“In these times of inflationary trend, there are aberrant peaks which are generally harmful: socially, economically and for companies. On the one hand, there is direct aid, on the other hand, it is important to control the costs,” said the Vice-Chancellor. Werner Kogler underlined. It’s so important, he said, because people’s daily lives are about basic needs. For anything you need in the household, he said, you should have that preferred base rate, which is based on pre-crisis prices. “We basically did what was recommended in terms of base rates. The direct aids are a significant sum and are now starting to kick in. This is very important for those at the bottom of the income pyramid,” said said the vice president. -Chancellor, who pointed out the social differentiation in the system. The brake on the price of electricity intervenes quickly and on time due to the beginnings of price increases on the part of suppliers. “Electricity savings also help secure jobs in our export-oriented industry.”

In her statement, Energy Minister Leonore Gewessler argued that it was important for the federal government to take action to counter the massive wave of inflation and provide relief to the population. “The Electricity Cost Brake does exactly that. We have created a viable model that curbs rising costs in the electricity sector. It is a significant relief without the need for an app,” said explained Gewessler. He added that the aid acts directly on the electricity bill, meets basic electricity needs and reaches people very quickly. People who need additional support will receive an additional 75% reduction in network costs.

Since only basic needs are covered, the program also ensures that energy continues to be used with care, because: “Energy is a precious commodity and every contribution to saving energy helps”, says Gewessler. Especially when it comes to saving electricity, “the little things often make all the difference”, he said, whether it’s defrosting the fridge, using LED lights or not letting the washing machine run half empty. “Especially now we need to pull ourselves together,” said the energy minister, who thanked everyone involved for bringing about the decision.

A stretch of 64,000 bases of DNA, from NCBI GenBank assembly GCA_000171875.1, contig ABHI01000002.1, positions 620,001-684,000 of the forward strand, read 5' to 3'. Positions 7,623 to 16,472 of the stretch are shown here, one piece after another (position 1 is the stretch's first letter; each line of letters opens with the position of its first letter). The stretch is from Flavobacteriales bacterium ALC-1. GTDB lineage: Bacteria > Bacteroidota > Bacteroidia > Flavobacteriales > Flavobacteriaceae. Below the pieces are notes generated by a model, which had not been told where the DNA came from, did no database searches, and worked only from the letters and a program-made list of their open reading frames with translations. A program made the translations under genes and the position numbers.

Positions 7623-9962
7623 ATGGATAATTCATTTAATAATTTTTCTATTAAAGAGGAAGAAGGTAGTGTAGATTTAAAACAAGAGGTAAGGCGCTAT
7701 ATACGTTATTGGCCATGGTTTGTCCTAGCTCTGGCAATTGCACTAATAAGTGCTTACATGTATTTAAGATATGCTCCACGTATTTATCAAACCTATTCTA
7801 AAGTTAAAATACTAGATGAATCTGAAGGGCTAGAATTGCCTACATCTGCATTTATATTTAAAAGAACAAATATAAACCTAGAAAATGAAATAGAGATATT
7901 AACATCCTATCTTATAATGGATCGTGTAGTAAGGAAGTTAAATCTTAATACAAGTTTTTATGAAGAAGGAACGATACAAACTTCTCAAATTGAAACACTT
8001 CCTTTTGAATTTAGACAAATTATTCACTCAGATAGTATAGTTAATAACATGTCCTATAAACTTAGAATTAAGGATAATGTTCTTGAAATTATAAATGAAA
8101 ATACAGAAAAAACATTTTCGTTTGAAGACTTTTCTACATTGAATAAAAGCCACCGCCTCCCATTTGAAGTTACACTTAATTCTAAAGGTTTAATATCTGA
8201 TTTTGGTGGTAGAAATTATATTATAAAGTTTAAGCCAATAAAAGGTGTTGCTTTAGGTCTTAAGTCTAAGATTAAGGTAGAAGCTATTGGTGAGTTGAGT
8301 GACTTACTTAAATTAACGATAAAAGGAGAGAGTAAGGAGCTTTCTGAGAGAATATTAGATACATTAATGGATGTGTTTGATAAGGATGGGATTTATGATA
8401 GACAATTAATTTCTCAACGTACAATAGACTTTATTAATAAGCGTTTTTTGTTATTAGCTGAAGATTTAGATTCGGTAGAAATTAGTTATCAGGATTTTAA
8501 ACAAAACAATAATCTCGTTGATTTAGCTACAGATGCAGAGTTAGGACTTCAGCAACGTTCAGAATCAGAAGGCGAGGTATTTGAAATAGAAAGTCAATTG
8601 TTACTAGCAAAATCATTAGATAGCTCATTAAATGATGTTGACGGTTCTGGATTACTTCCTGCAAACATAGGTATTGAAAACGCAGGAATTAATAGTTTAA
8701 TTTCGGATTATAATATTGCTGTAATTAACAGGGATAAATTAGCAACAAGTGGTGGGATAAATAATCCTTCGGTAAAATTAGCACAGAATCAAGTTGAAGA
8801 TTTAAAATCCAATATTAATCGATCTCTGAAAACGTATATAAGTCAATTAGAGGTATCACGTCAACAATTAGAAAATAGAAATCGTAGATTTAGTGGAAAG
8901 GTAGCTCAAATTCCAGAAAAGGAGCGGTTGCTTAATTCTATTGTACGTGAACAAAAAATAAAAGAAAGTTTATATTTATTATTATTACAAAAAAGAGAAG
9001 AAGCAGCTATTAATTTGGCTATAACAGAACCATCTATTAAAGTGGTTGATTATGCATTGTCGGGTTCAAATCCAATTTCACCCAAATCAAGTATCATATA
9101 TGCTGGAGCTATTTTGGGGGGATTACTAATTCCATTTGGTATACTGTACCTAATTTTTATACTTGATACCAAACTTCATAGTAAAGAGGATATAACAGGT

“The times are extremely difficult. As a federal government, we have been struggling for six months with very complex problems for which there are no simple solutions,” said Finance Minister Magnus Brunner. The high costs would weigh on everyone in the country, inflation had meanwhile also reached the middle class.

However, many measures had been launched: “There is no population that we have not accompanied as a result by a relief stage, and the measures are coming. Next year, structural measures such as the valuation of social benefits would also come into effect. “Both in terms of speed and volume, we are at the forefront throughout Europe,” Brunner said confidently. However, as the price of electricity continues to rise, he said, the federal government must put a stop to it, adding that emphasis has also been placed on integrating a social ladder. “Overall, the costs amount to 3 to 4 billion euros,” said the Minister of Finance, adding that it also depends on the contractual situation and the evolution of market prices.

Only time will tell if the measures against inflation will help and what degree of resilience is needed.

Austrian Federal Chancellery